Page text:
Cover image for A trip to dinosaur time
A trip to dinosaur time
Foreman, Michael, 1938-
Personal Author:
First U.S. edition.
Publication Information:
Cambridge, Mass. : Candlewick Press, 2003.

Physical Description:
1 volume (unpaged) : color illustrations ; 25 cm
Tom disobeys his mother when she tells him not to play with her new kitchen timer and finds himself transported to a time when dinosaurs are alive.
Reading Level:
AD 550 Lexile.
Program Information:
Accelerated Reader AR LG 2.9 0.5 70829.

Reading Counts RC K-2 2.1 1 Quiz: 36093 Guided reading level: J.
Format :


Call Number
Material Type
Home Location
Item Holds
PIC BK Juvenile Fiction Picture Books
PIC BK Juvenile Fiction Picture Books
PIC BK Juvenile Fiction Picture Books

On Order



A top picture-book artist offers a bright flight of fancy for dinosaur lovers, prospective time travelers, and kids everywhere who let curiosity get the best of them.

It all started when Tom saw Mom's new egg timer. It was round and magnetic and looked like a spaceship, and it fit perfectly in the palm of Tom's hand. Despite Mom's warnings, Tom just had to press the flashing blue button, and suddenly - Whizz! BANG! - he was gone, transported across a zillion days and a zillion nights, back into dinosaur time! Fascinating and suspenseful, Michael Foreman's picture-book fantasy
is a passport to prehistoric fun.

Author Notes

Michael Foreman was born in Pakefield, Suffolk on March 21, 1938. At the age of fifteen, Foreman began to study art. His first children's book was published while he was still a student. He earned his M. A. from the Royal College of Art and since then, has written and/or illustrated many children's books.

After leaving art school Michael traveled all over the world making films and television commercials. He has also worked on magazines, book jackets, animated films, and TV ads. He even worked for the police, sketching criminals described by witnesses.

Foreman has won the Kate Greenaway Award twice, the Smarties Book Prize, The Kurt Maschler Award, the Children's Book Award, the Bologna Book Prize and the Francis William's Illustration Award twice.

(Bowker Author Biography)

Reviews 2

Publisher's Weekly Review

"This is not a toy," warns Tom's mother as she heads to the neighbor's. "Don't play with it." But her new digital kitchen timer resembles a "flying saucer" and the temptation proves too great. Tom presses a button, and Foreman (Wonder Goal!) shows the kitchen walls in a whirl of blues and aquas that, by the next spread, transform into a prehistoric lake setting. There, a bevy of only slightly menacing dinosaurs chase him into a nest of triceratops eggs. Pressing the timer button once again, he returns home with one of the eggs (just in time to hear his mother returning from the neighbor's house), which hatches in his closet. Tom uses the timer once more to dispatch the dino baby home, where the triceratops mother warns her offspring not to play with the timer-and sets the stage for a return visit. Foreman's rather perfunctory flight of fancy possesses a few intriguing aspects, including the suggestion of a budding human-reptilian friendship and the idea of ordinary objects holding alluring, extraordinary powers. Children may well appreciate the dreamlike chase scene against an exotic backdrop of fuzzy, purple palm-like trees and an erupting volcano. Ages 4-8. (Aug.) (c) Copyright PWxyz, LLC. All rights reserved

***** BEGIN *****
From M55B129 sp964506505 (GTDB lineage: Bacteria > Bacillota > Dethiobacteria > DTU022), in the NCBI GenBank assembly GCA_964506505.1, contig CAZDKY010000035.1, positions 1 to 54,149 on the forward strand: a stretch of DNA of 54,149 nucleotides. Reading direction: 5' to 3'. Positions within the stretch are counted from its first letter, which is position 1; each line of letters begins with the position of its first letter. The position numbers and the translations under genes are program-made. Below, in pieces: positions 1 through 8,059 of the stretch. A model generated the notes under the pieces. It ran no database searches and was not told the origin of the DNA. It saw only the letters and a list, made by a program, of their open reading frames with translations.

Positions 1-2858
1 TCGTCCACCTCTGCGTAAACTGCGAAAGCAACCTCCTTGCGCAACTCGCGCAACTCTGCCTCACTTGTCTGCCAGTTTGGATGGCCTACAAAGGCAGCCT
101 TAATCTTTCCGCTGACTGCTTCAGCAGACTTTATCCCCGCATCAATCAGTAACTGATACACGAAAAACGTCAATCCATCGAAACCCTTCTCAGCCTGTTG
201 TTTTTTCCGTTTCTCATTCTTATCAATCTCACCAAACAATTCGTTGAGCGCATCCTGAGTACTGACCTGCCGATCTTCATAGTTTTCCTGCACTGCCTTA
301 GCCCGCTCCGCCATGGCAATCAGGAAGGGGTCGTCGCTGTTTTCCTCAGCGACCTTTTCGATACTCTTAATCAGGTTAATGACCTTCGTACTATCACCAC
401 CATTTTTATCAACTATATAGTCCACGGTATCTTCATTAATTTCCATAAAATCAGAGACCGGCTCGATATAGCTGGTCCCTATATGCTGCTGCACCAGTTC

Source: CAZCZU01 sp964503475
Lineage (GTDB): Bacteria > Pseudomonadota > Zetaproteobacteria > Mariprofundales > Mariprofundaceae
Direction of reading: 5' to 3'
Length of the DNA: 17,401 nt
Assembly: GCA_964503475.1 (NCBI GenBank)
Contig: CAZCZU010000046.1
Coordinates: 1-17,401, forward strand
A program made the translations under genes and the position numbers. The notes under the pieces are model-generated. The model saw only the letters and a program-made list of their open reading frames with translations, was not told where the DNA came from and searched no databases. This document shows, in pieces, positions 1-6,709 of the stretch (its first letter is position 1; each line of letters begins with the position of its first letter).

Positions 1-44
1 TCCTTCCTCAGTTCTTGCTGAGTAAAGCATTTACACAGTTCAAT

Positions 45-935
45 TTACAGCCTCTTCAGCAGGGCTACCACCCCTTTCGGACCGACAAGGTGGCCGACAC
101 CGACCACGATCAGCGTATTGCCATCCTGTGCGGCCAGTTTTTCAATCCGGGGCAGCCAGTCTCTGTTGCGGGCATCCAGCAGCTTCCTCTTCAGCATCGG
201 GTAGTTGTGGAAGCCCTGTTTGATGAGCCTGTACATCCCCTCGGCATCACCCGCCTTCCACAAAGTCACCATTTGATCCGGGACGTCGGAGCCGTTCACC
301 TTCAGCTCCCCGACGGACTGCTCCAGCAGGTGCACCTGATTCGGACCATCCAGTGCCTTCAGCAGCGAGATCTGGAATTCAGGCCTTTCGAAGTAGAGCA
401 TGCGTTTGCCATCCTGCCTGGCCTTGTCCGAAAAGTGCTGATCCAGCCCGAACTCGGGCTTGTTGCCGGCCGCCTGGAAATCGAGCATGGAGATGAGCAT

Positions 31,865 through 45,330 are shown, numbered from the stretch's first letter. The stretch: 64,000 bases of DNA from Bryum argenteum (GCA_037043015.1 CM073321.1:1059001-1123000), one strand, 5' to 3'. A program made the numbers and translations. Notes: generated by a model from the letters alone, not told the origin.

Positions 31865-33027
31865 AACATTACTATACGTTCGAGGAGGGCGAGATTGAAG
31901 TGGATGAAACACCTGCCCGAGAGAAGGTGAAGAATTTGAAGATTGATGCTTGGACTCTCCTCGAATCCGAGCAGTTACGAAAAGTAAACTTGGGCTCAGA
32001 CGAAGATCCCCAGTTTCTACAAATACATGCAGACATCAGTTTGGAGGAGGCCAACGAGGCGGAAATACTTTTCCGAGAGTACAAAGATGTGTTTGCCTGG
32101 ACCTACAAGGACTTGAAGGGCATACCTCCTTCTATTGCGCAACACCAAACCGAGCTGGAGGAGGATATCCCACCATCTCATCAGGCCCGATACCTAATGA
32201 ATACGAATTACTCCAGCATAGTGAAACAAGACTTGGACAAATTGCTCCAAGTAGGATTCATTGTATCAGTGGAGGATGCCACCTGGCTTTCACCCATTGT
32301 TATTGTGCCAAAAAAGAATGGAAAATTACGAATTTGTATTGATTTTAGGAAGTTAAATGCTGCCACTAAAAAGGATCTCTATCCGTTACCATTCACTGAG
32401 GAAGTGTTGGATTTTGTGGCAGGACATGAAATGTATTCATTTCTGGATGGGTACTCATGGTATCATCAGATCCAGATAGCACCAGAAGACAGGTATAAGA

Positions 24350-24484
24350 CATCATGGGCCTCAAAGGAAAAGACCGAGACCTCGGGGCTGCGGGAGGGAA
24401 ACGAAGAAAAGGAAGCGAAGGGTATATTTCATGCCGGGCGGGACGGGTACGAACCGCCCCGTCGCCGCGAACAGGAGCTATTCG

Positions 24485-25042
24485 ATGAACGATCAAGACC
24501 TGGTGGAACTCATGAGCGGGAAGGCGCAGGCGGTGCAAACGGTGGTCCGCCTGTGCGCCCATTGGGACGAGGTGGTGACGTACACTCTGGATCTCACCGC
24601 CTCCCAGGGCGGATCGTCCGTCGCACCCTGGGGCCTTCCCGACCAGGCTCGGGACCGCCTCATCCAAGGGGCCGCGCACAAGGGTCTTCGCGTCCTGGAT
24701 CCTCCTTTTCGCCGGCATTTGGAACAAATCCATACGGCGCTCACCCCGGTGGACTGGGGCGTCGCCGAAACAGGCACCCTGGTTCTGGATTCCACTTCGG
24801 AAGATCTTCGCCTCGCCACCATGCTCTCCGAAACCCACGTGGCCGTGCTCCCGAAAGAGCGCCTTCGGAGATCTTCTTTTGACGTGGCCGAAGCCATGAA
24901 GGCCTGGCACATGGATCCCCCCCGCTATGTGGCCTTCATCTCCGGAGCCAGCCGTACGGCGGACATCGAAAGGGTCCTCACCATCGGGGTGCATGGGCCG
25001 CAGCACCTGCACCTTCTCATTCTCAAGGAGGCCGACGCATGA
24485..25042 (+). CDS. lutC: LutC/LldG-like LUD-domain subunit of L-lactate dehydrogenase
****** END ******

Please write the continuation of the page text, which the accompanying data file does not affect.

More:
School Library Journal Review

PreS-Gr 3-A mom shows her son a new timer and tells him not to play with it. As soon as she is gone, he takes it, pushes a button, and swirls back to the time of dinosaurs. He is chased by the creatures, and in the nick of time remembers the gadget. He carries an egg home with him that hatches into a dinosaur. The boy sends it, along with the timer, back to the dinosaur's own time, where its mother tells the youngster not to play with it. Both the beginning and end of this story are intriguing, but the journey in between is not particularly eventful or appealing. The descriptive language is full of action and fun, as are the watercolor illustrations. The swirls of pigment portraying time travel are quite effective. However, the words and pictures don't always match. For example, the text says that the mother dinosaur "glared at" Tom, but she just looks shocked. The sky fills with "flying creatures, all toothy and scaly, with angry eyes," but not a one has a tooth in its gaping mouth. This concept has been handled more successfully elsewhere. Try Eric Rohmann's Time Flies (Crown, 1994), Carol Carrick's Patrick's Dinosaurs (Clarion, 1983), and Paul Fleischman's Time Train (HarperTrophy, 1994) instead.-Kathleen Simonetta, Indian Trails Public Library District, Wheeling, IL (c) Copyright 2010. Library Journals LLC, a wholly owned subsidiary of Media Source, Inc. No redistribution permitted.